Lastly we were taken to Ghajnsielem Church which was built in 1932 with over 1800 handcrafted designs. A really impressive structure with some gorgeous mosaics outside.
The trip was good value for €70 each given it included a full day tour, complimentary lunch and transfers to and from your hotel. The staff were friendly and helpful and it was a fun-filled day. My only criticism is waiting over 30 minutes for our transfer back to our hotel to depart after we arrived back at the port.
Day trip to Valletta
One of the top things to do in Malta is to visit Valletta. The bus stop to Valletta was less than a five minute walk from our hotel. Buses 13, 13A and 14 all terminate at Valletta so there is no risk getting confused. The bus was only 2 euros which was a real steal for a 40 minute journey. Helpfully the bus stops have a timetable on and the key stops. I remember getting the bus in Malta over 15 years ago when they were pretty old, hot and rickety. The new buses are much better, spacious and have air con – yey!
Valletta is surprisingly small so you explore it all on foot within the day. One of the nicest things to do in Valletta is to wander and weave through the streets. You can easily walk a semi circle from the city center down to the harbor and back in an hour. It is the best way to see some of the quirky streets with beautiful vibrant colours and others with more faded rustic décor.
With a baroque facade, St John’s cathedral is a beautiful church in the heart of Valetta. The church was built by the Knights of St John and was complete in 1577. Sadly there was a church service ongoing when we visited and were therefore not allowed access.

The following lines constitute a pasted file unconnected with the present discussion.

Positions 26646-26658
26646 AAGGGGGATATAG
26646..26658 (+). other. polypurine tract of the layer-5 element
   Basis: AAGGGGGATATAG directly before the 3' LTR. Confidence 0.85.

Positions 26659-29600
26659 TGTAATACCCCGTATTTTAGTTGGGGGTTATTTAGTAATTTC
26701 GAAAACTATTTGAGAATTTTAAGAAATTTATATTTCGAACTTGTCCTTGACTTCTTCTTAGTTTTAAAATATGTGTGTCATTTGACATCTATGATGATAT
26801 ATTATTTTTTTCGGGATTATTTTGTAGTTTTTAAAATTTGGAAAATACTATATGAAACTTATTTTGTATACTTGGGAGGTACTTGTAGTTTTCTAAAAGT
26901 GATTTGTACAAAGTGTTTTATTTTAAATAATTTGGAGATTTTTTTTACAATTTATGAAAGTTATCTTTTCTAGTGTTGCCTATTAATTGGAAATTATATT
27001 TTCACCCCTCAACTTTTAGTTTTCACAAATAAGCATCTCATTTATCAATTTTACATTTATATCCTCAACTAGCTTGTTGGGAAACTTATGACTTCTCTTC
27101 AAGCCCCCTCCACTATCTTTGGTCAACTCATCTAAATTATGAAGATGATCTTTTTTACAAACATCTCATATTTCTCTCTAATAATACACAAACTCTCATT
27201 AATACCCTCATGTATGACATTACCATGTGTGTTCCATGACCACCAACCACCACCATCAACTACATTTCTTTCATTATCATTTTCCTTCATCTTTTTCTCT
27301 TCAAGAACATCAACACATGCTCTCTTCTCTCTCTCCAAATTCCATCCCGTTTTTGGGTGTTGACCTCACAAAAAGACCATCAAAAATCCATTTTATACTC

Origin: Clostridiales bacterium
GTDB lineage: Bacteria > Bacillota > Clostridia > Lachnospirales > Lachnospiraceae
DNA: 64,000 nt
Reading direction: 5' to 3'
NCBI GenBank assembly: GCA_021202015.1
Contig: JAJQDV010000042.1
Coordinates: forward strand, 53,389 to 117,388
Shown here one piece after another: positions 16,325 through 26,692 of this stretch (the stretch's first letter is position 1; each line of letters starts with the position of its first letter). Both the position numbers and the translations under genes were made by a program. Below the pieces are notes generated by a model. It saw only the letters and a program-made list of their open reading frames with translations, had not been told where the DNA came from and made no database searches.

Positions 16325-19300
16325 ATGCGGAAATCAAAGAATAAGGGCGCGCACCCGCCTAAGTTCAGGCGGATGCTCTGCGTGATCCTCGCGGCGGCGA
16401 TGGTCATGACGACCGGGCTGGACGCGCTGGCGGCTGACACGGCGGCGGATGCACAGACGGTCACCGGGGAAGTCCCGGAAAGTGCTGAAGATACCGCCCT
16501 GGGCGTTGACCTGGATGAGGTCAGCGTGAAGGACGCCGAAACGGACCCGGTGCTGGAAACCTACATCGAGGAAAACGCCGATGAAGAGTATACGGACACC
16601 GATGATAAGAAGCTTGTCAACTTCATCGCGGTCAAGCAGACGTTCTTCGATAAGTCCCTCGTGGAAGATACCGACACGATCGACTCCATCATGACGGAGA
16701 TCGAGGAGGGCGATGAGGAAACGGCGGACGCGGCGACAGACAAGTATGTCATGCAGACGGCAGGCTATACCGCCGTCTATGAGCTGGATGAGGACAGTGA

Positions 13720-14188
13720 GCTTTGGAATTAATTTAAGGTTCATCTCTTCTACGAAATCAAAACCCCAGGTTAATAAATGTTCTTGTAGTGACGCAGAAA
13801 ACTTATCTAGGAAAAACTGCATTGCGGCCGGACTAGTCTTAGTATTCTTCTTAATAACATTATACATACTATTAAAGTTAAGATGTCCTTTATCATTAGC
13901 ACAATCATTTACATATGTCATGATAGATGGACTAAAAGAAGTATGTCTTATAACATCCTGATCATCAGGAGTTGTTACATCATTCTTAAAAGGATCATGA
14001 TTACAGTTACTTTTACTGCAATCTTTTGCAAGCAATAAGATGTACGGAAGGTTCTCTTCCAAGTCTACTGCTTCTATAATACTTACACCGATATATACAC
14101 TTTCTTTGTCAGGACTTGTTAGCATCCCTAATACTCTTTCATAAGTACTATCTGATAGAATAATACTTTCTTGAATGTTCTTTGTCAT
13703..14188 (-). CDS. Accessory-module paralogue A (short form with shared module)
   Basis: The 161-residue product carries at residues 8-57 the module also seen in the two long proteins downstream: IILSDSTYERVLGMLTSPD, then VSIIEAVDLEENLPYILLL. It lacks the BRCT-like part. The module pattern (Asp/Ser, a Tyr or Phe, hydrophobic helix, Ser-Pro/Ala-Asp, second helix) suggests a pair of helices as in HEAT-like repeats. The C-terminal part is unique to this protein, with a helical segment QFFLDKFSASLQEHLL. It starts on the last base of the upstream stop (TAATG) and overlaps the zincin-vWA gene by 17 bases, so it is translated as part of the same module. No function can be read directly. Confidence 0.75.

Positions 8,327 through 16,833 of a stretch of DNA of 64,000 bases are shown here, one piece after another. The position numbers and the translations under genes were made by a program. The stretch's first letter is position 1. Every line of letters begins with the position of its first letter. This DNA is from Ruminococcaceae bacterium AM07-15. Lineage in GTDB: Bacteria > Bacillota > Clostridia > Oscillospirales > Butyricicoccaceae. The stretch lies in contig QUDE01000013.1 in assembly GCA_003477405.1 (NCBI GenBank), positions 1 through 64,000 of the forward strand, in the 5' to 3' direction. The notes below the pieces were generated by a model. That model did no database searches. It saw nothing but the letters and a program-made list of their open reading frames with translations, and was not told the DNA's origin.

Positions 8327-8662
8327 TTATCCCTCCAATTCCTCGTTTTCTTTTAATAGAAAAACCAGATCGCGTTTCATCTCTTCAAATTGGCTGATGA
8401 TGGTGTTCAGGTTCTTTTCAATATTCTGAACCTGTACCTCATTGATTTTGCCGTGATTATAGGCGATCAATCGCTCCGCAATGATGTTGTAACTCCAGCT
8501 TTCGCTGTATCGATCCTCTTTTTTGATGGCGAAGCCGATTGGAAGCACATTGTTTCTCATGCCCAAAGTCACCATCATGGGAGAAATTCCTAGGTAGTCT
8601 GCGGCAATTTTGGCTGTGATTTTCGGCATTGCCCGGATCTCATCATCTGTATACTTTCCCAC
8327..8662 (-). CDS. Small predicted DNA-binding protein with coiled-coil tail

Upper Barrakka Gardens
A must see are the Upper Barrakka Gardens which are a 5 minute walk from the main centre. The gorgeous panoramic views overlooking the harbour are amazing! With the arches displaying the harbour and the three cities it is extremely picture worthy but surprisingly not that busy. There is no fee to enter and a cafe on site if you wish to stop for a rest bite.
If you fancy visiting the three cities of Birgu, Senglea and Cospicua you can get the elevator down to the harbour front from the Upper Barrakka Gardens and pay 5 euros for a boat trip. We didn’t have time to do this but it seemed rather reasonable value and Birgu has existed since the Middle Ages!
Given the World Cup was on during out visit we were determined to find a cafe that showed the football outside! Luckily we stumbled upon Star Cafe just outside the Is-Suq tal-Belt. This is also known as the Covered Market, which reminded me of an indoor street food market in London. With vendors from around the world ranging from Spanish to Italian and Turkish and Greek, there were a variety to choose from – Is-Suq tal-Belt
Relax and wander around St Julian’s and Sliema
Whilst there is not much culturally to see in St Julian’s and Sliema, they are both pretty harbour towns with plenty of restaurants and bars. You can watch the world go by sitting by the harbour and take advantage of some excellent happy hours which start in late afternoon. From Hotel Valentina to Sliema was a 20 minute walk which was pleasant in the day or evening. Alternatively you can get a bus in around 5-10 minutes.
East London Girl: Things to do in Malta